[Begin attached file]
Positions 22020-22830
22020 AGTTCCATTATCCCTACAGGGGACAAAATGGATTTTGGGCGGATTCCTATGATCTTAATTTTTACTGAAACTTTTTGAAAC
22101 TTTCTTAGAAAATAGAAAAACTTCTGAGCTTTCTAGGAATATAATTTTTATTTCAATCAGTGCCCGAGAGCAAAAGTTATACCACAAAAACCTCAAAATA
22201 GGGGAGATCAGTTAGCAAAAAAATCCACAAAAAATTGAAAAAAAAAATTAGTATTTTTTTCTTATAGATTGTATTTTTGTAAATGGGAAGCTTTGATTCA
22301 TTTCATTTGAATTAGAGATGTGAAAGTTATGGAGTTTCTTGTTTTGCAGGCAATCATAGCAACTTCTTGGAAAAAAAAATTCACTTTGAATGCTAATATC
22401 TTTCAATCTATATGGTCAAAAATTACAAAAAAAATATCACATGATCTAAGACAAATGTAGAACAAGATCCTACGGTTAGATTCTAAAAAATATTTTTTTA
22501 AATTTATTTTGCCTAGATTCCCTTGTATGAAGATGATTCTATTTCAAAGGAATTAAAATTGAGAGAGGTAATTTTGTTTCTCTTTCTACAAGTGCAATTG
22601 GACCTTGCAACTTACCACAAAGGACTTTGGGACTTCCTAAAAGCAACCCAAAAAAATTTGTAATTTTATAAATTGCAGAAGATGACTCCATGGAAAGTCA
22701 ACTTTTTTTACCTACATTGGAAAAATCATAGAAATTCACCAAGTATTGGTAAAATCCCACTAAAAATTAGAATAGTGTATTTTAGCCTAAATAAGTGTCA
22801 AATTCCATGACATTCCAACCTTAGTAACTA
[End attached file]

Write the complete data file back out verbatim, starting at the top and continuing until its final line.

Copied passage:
Positions 22020-22830
22020 AGTTCCATTATCCCTACAGGGGACAAAATGGATTTTGGGCGGATTCCTATGATCTTAATTTTTACTGAAACTTTTTGAAAC
22101 TTTCTTAGAAAATAGAAAAACTTCTGAGCTTTCTAGGAATATAATTTTTATTTCAATCAGTGCCCGAGAGCAAAAGTTATACCACAAAAACCTCAAAATA
22201 GGGGAGATCAGTTAGCAAAAAAATCCACAAAAAATTGAAAAAAAAAATTAGTATTTTTTTCTTATAGATTGTATTTTTGTAAATGGGAAGCTTTGATTCA
22301 TTTCATTTGAATTAGAGATGTGAAAGTTATGGAGTTTCTTGTTTTGCAGGCAATCATAGCAACTTCTTGGAAAAAAAAATTCACTTTGAATGCTAATATC
22401 TTTCAATCTATATGGTCAAAAATTACAAAAAAAATATCACATGATCTAAGACAAATGTAGAACAAGATCCTACGGTTAGATTCTAAAAAATATTTTTTTA
22501 AATTTATTTTGCCTAGATTCCCTTGTATGAAGATGATTCTATTTCAAAGGAATTAAAATTGAGAGAGGTAATTTTGTTTCTCTTTCTACAAGTGCAATTG
22601 GACCTTGCAACTTACCACAAAGGACTTTGGGACTTCCTAAAAGCAACCCAAAAAAATTTGTAATTTTATAAATTGCAGAAGATGACTCCATGGAAAGTCA
22701 ACTTTTTTTACCTACATTGGAAAAATCATAGAAATTCACCAAGTATTGGTAAAATCCCACTAAAAATTAGAATAGTGTATTTTAGCCTAAATAAGTGTCA
22801 AATTCCATGACATTCCAACCTTAGTAACTA